A Google doodle

Engineering+Art in a Google doodle.

Today, I was watching again the Google 2013 I/O keynote when a phrase resonated in my mind: “We want you to build the most amazing, delightful experiences for your users…”. I closed the video, and closed the office, those word buzzing in my head: “I am all in for this, dear Google”.

As I was exiting the office I pull out my phone and magic happened again: Google Now is giving me, for the 4th time this week, my commute time, as if I was driving home. Problem is I do not drive home, I do not even have a car and, frankly, I find extremely annoying to know in advance if I will home be 15 minutes earlier or 15 minutes later than usual. What if, instead, I was late home, but for a good reason?

Google Now shows more cards: temperature and forecast. Boring. I am outside, I can feel the heat, and I look at the sky. Looking at the sky delights me, the Google card… not at all.

Finally, the last card, is telling me of the latest package arriving from Amazon: Google is parsing my emails, something powerful and scary: the end result is that I receive a notification, a text message, an email for my package… and Now, also got a nice card. Annoying. Seriously.

Nonetheless I do believe Now is the future of search, a beginning for a new interface, a great product already and it is constantly being improved.

But, what if there were more artists working alongside engineers at Google? Art is beauty, surprise, emotions, and also uselessness:  let’s take a different approach to Google Now: instead of trying to predict my next search, my usual need given the context, it could try to predict what will amaze and delight me! A very appropriate name for it would be Google Wow.

a Google card

A cool, surprising card, since I just arrived in Jamaica!

How would the cards look like?

I really like music, and discovering new artists, so a music card would, from time to time, push some new music at me, an album to discover, but not when I necessarily expect it.

And I really like good food. Google might know or not my tastes (and it probably does) in any case it could throw my way a card with some cool food in the area that I never tried (Google knows that too).

We can get a lot more creative I am sure:

  • Instead of my commute time showing me a nice destination to a far away country, with pictures, travel cost and and an excuse to go there.
  • Instead of the weather in my location the weather in a location where one of my friends is now travelling, and a reason to send him/her a message.
  • Instead of the Amazon package info, a friend who just opened Google Now nearby so we can go get a beer together and be both late home.
Feeling Lucky?

Feeling Lucky?

From “feeling lucky” to “getting lucky“!

Can serendipity be designed into an experience? What if there was some randomness, a push to get outside our usual path and habits, actually giving us the habit of being more open, try more things, meet more people and ultimately get lucky for real?

Post inspired by:

What should NEST build next? An alarm clock, please.

19 Jan
What should Nest build next?

Alarm Clock + Nest = Love

Just a few hours after the announcement of the acquisition by Google, designers and experts worldwide were tweeting and blogging, as usual: there is no time to loose when a news hits worldwide geekness. @jonathanstark was asking the question on Twitter: What should Nest build NEXT? and the usual locks, fridge controller, etc. came out. Now, if there is something I have personally learned from Nest is that when of the smart/connected home you do not have to think of new&crazy appliances (like the home automation fans, and the industry have been doing for years): start by re-imagining the old and basic like a thermostat, and a smoke detector!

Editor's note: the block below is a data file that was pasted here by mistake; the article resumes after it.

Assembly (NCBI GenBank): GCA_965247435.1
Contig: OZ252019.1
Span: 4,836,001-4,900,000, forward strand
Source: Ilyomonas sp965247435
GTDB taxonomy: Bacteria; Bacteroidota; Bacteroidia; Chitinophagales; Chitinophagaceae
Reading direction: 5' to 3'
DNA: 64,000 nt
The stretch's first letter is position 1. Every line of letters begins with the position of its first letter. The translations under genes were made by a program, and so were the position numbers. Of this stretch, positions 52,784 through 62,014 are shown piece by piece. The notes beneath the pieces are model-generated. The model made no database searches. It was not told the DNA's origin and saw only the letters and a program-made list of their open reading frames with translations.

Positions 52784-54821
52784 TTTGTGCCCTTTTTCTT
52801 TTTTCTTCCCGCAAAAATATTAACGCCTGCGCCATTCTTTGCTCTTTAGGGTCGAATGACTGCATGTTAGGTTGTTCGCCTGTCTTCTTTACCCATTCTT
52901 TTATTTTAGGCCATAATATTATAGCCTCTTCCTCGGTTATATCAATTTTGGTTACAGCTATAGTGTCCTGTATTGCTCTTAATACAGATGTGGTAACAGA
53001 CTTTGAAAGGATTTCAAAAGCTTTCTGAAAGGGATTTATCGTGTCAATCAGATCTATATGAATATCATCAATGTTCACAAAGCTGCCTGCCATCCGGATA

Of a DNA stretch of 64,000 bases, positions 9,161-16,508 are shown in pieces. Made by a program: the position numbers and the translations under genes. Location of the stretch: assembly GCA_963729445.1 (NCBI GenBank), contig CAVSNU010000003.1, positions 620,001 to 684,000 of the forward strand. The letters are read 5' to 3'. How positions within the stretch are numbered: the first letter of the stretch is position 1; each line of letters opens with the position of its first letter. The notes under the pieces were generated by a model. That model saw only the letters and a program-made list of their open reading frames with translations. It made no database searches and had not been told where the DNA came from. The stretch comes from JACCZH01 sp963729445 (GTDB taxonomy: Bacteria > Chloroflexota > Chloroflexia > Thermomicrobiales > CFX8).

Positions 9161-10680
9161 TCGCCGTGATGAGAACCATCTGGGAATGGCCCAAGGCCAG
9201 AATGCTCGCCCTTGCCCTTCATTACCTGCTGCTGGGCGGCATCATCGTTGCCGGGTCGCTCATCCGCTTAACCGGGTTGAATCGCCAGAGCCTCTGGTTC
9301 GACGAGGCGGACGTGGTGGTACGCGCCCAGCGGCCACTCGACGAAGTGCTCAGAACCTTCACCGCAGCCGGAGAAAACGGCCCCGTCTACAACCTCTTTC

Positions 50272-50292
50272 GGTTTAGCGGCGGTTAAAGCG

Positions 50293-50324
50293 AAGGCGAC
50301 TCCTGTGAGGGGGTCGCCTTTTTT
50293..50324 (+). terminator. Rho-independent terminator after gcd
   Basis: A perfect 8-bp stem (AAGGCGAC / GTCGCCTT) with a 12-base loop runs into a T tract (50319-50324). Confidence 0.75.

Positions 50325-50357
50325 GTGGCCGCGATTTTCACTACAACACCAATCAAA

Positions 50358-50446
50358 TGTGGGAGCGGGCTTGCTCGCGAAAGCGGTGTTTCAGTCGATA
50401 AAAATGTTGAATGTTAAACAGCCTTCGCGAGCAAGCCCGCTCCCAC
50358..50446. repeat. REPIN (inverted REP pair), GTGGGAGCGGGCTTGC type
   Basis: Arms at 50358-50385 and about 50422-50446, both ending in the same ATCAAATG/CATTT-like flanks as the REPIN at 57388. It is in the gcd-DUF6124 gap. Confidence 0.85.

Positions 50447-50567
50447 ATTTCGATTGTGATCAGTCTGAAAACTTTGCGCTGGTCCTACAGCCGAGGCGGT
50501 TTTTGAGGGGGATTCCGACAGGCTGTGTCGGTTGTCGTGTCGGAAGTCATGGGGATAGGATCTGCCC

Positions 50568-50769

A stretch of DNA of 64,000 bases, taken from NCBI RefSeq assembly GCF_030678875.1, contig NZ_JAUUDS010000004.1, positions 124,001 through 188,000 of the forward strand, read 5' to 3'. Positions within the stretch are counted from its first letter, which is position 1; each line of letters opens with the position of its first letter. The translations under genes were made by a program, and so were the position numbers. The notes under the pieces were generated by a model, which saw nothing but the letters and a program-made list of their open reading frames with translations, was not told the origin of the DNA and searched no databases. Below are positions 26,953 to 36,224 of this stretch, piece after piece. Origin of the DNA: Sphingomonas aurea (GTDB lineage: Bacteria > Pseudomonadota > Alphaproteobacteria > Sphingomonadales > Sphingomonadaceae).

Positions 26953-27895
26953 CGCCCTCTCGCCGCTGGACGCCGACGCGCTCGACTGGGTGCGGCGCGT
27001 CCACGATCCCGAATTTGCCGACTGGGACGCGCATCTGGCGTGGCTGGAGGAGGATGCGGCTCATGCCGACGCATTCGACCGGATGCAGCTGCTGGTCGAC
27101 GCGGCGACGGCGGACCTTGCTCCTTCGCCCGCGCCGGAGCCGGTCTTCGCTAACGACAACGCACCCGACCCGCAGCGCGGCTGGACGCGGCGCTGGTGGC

Nest has proven this is possible, valuable, and a lot easier to sell.

So what shall Nest build next? An alarm clock, I say. Yes, that old device that is currently being put out of existence by our phones.  I believe the alarm clock has its place in our homes, should get along with our phones, and with the other devices in the house. I do not have a fancy, appropriate name for this Nest Alarm Clock, but here is how it might work:

“It is finally time to go to bed, I play one last time with my phone, adjust the time I want to wake up and drop the phone on the dock of the (Nest) Alarm Clock. The small appliance looks great, Dieter Rams is proud of it. The Alarm Clock syncs with the phone’s alarm clock data, it will charge the phone during the night, then wake me up with its crystal-clear sound using the sound or tune I setup in my phone. I sincerely love its soft-lit big button to snooze it, when slowly awakening. Time to get up, alas: I remove the (fully charged) phone from the dock and the alarm stops, this time for real.”

Nice, lovely product: it will also filter calls, messages and notifications during the night, automagically letting through only certain numbers or alerts, using its night-friendly display to pop up the notifications and calls, and of course the time and, why not, the temperature maybe. Wait, what?

Sure, if you have a Nest Thermostat it will get along with the Alarm Clock, exchange data to improve temperature settings, and more. Obviously, do not forget to connect it with the Nest Protect: should the alert trigger, the Alarm Clock will convey, as gently as possible, the message that yes, there might be a serious problem and you must get up, now!

Finally, you can ask it (her?) to track your sleep too, and it might post your achievements to Google+ without you knowing, but wouldn’t you buy the Nest Alarm Clock right away?

I would.